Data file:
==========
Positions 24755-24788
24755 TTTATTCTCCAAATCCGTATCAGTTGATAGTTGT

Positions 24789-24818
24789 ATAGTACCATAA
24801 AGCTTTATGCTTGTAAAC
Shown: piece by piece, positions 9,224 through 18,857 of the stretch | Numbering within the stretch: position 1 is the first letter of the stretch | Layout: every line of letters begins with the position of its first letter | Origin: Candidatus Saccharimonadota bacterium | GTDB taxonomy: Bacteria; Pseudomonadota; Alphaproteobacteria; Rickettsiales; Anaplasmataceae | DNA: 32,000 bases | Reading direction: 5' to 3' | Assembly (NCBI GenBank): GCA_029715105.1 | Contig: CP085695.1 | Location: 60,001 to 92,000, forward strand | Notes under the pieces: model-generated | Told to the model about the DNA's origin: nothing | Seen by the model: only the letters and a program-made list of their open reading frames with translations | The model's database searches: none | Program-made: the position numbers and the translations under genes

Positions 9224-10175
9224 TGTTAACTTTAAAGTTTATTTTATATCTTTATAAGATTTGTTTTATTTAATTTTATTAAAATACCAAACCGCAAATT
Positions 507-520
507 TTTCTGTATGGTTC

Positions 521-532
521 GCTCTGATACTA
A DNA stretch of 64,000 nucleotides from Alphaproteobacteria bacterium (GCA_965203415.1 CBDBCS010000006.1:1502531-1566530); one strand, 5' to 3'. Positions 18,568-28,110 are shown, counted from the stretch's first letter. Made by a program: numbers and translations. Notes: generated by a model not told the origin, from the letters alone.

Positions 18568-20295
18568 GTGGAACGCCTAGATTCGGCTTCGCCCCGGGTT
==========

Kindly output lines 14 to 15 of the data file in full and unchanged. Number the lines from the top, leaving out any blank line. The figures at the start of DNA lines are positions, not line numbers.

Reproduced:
Positions 18568-20295
18568 GTGGAACGCCTAGATTCGGCTTCGCCCCGGGTT